Appearances
The appearances section in the theme file is where all the styles and properties that apply to the widgets are defined. Each widget has an appearance name (corresponds to the AppearanceKey property exposed by the server-side control) that selects which section of the theme applies to the widget.
The appearances are organizes in a hierarchical structure:
"apparances": {
[appearance key]: {
"inherit": "",
"text": "",
"states": {
[state name]: {
"styles": {
...
},
"properties": {
...
}
},
"components": {
[child key]: {
"inherit": "",
"text": "",
"states": {
[state name]: {
"styles": {
...
},
"properties": {
...
}
},
"components": {
...
}
}
}
}
}
}
See Elements section for a detailed explanation of the theme structure.
Element
Description
[appearance key]
Top level appearance key. Widgets that want to use the styles and properties defined under this key must match the key. i.e., wisej.web.Button uses the "button" appearance, but it could use "button-ok" or "button-cancel" to retrieve different styles and properties.
"inherit"
Inherits all the states, styles and properties from another key. i.e., "button-ok" inherits from "button" and overrides the face color.
"text"
The text property is used only by the Theme Builder. It simply changes the text of the appearance in the tree view. i.e. "listview" can be displayed as "ListView". The Theme Builder already converts all appearance keys from first lower to first upper, and converts dashed to spaces. Use the "text" property only when you want to change the text displayed by the Theme Builder.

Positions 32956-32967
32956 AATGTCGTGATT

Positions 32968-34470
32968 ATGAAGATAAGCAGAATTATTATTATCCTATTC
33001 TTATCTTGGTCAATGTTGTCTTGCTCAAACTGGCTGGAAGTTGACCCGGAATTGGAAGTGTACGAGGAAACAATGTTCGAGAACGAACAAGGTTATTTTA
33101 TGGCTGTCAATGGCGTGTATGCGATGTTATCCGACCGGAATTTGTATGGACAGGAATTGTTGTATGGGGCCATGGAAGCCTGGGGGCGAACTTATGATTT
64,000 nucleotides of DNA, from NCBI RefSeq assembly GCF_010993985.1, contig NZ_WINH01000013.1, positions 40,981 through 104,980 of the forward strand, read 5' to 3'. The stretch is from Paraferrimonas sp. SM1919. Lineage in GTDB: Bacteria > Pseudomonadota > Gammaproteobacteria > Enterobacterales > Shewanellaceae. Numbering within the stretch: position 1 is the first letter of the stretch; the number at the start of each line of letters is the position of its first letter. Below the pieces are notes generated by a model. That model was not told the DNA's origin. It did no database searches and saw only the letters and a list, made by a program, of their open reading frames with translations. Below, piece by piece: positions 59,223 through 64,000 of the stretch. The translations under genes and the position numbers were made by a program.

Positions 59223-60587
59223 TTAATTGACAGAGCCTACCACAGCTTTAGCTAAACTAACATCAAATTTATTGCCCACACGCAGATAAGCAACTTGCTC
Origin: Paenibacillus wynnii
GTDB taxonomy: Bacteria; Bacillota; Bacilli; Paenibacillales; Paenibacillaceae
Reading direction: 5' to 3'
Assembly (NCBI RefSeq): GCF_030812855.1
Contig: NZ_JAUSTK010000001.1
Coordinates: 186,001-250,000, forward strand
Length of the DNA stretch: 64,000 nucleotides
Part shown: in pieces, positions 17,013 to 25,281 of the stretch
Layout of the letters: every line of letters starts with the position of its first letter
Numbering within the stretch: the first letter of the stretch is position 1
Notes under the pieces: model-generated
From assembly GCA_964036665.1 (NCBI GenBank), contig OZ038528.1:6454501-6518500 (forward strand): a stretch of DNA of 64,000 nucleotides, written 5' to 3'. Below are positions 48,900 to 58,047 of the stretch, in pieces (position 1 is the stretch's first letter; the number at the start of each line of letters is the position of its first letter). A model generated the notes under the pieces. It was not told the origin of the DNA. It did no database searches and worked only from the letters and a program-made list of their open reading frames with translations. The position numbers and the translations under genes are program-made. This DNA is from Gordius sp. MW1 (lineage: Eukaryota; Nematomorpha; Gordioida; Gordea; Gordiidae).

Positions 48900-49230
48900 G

"states"
The states section contains the list of the states that the appearance should style. See States.
The first state must be default. The theme engine in Wisej applies the styles and properties of all the states that match the widget states in the order they are declared in the theme.
[state name]
The state name depends on the widget using the appearance. Some state are used by most widgets and are suggested by the Theme Builder. However, many widgets use states that depend on the implementation of the widget itself, and can add new states in later releases.
For example, the disabled state is available for most widgets, while the checked, or pressed state is not.
"styles"
Styles used to create the CSS class used by the widget with the matching appearance. See Styles.
"properties"
Property values to assign to the corresponding properties of the widget using the appearance. See Properties.
"components"
The components collection defines child appearances that use the same recursive structure as the main appearance. See Components.
[child key]
Child keys are appearance keys inside another appearance key. They apply their styles and properties to inner widgets. i.e. the icon widget inside a wisej.web.Button uses the styles and properties defined in button/icon.
  • Child appearances are reachable using the forward slash. To inherit from the "title" child appearance defined inside "window", use "window/title".
  • Appearance keys are case sensitive.
  • Child widgets are not child controls. You cannot refer to child widgets from the server: the Wisej.Web.Button control can only refer to the wisej.web.Button JavaScript widget but cannot reference the internal composition of the widget.

Components

Components refer to child widgets that compose a larger widget. The name of the component is the name used by the parent widget to refer to the child.
The component entry in the Theme is identical to the Appearance entry. A component can include other components in a recursive structure.
Icon Component in a Button Appearance
In the image above, you can see that the Button appearance contains a component named Icon. Each component has a set of states and for each state it has styles and properties.
Some states are inherited: when the widget adds or removes a state to a widget it will also add it and remove it to child widgets.
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